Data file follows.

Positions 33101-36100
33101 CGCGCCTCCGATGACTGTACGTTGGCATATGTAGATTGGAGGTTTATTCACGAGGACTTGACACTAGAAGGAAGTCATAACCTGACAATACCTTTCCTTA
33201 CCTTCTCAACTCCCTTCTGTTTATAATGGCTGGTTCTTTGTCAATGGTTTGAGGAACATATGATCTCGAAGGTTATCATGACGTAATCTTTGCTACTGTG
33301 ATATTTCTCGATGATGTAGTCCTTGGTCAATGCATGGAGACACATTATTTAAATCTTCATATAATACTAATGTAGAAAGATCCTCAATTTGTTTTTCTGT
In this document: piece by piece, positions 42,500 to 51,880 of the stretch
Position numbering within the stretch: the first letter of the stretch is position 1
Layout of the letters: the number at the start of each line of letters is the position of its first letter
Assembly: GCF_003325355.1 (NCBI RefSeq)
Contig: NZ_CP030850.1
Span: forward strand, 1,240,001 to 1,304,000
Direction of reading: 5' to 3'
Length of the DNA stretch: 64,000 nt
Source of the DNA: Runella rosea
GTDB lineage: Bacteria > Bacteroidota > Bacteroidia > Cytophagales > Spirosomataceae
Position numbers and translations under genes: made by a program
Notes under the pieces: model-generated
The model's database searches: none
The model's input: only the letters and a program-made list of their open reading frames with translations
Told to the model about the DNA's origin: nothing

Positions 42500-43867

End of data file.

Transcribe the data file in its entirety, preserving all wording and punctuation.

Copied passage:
Positions 33101-36100
33101 CGCGCCTCCGATGACTGTACGTTGGCATATGTAGATTGGAGGTTTATTCACGAGGACTTGACACTAGAAGGAAGTCATAACCTGACAATACCTTTCCTTA
33201 CCTTCTCAACTCCCTTCTGTTTATAATGGCTGGTTCTTTGTCAATGGTTTGAGGAACATATGATCTCGAAGGTTATCATGACGTAATCTTTGCTACTGTG
33301 ATATTTCTCGATGATGTAGTCCTTGGTCAATGCATGGAGACACATTATTTAAATCTTCATATAATACTAATGTAGAAAGATCCTCAATTTGTTTTTCTGT
In this document: piece by piece, positions 42,500 to 51,880 of the stretch
Position numbering within the stretch: the first letter of the stretch is position 1
Layout of the letters: the number at the start of each line of letters is the position of its first letter
Assembly: GCF_003325355.1 (NCBI RefSeq)
Contig: NZ_CP030850.1
Span: forward strand, 1,240,001 to 1,304,000
Direction of reading: 5' to 3'
Length of the DNA stretch: 64,000 nt
Source of the DNA: Runella rosea
GTDB lineage: Bacteria > Bacteroidota > Bacteroidia > Cytophagales > Spirosomataceae
Position numbers and translations under genes: made by a program
Notes under the pieces: model-generated
The model's database searches: none
The model's input: only the letters and a program-made list of their open reading frames with translations
Told to the model about the DNA's origin: nothing

Positions 42500-43867